Hydrant Flow Testing Begins in Kala Point Jan 5
Not all fire hydrants are red. In fact, the majority of Jefferson County PUD’s over 550 fire hydrants are yellow. That’s because hydrants are painted yellow to denote they are part of a public water system, as all PUD hydrants are. But the hydrants aren’t only painted yellow. Some of them have red, blue, orange, or green painted caps and/or rings. And these colors mean something, to both the PUD and the Fire Department.
In Kala Point, however, the hydrants are blue. And orange. According to PUD Water Crew Lead Eric Storey, that’s because, prior to the PUD talking over in 2012, Kala Point had a private water system. Starting January 5th, however, Kala Point hydrants will get their first officially designated color coding following a round of flow testing by the PUD. The flow tests determine how much water can flow through a hydrant. The amount of flow, measured in gallons per minute (GPM) determines the secondary color assigned to the hydrant. Red means less than 500GPM. Orange is 500-1000 GPM, Green is between 1000 and 1500 GPM, and Blue is over 1500 GPM.
For the PUD, the flow testing is a part of the standard maintenance that comes with managing a water system. The testing in Kala Point will be done by a contractor, Fire Solutions NW, who will provide the PUD a written report that indicates static pressure, flow rates, and pressure drops as well as, if needed, dechlorinate the water or make recommendations for repair. The contractor will also fit the hydrants with the appropriate colored collar to indicate their flow rate.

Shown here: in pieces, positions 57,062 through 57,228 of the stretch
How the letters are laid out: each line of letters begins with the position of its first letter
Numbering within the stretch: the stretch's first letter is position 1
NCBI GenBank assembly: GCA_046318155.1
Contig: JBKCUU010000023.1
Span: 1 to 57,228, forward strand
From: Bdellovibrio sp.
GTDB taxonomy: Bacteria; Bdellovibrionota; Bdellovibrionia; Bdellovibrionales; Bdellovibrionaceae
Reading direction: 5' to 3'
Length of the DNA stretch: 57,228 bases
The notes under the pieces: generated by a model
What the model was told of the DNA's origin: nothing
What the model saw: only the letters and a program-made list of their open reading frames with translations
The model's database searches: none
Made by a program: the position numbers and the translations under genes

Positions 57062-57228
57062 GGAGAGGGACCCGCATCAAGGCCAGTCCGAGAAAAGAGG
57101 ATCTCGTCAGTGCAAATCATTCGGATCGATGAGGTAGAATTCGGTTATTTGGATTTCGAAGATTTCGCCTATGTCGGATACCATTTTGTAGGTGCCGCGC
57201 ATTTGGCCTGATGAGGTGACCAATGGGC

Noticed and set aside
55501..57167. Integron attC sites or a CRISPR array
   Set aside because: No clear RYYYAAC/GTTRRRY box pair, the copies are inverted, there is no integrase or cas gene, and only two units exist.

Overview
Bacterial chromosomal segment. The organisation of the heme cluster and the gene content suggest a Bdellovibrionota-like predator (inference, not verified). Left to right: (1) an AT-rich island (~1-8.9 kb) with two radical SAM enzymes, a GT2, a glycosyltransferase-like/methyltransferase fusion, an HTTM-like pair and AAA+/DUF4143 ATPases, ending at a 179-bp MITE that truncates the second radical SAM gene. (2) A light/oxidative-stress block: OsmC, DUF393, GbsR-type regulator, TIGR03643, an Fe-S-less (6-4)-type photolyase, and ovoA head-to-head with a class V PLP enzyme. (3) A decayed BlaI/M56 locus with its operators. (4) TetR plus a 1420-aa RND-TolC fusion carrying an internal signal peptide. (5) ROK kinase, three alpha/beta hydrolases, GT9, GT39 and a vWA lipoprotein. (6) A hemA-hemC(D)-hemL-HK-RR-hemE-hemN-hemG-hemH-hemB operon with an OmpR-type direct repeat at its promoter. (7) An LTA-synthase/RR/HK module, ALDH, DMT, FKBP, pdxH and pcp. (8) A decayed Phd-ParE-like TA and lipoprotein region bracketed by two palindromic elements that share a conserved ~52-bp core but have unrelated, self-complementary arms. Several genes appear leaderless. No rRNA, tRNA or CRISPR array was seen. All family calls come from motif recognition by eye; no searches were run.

For the Fire Department, the color code tells them how much water they can pull from the hydrant to put out a potential fire. According to the Iowa State University’s Rate of Flow formula 500 GPM, for example, is needed to service a 2-story house that is 50 feet wide by 50 feet long (Required volume = (length x width x height) ÷ 100). Regular flow testing (or the lack thereof) also affects a Fire Department’s insurance rating. More frequent flow tests = better ratings.
Another factor affecting ratings? The type of hose connection a hydrant has. The traditional screw thread connection takes more time and effort and provides for a lower score, so the PUD has ordered and begun installing ¼ turn quick connection adapters to all Kala Point hydrants. The PUD’s Storey indicated that 30 were installed in 2017, and the final 19 will be installed in 2018.
Kala Point is just the first stop on a system wide series of hydrant tests and maintenance for the PUD. And with each stop, data collected on the hydrants will be entered into the PUD’s GIS mapping system. Casey Finedell, the PUD’s GIS specialist, has been busy cataloging all PUD assets on maps for the last 2 years. Whether it’s a hydrant or an electrical transformer, a PUD crew member can pull up not only the location of the asset, but all associated manufacturing and maintenance data, as well as notes left by other crew members, either in the office or onsite to perform a repair.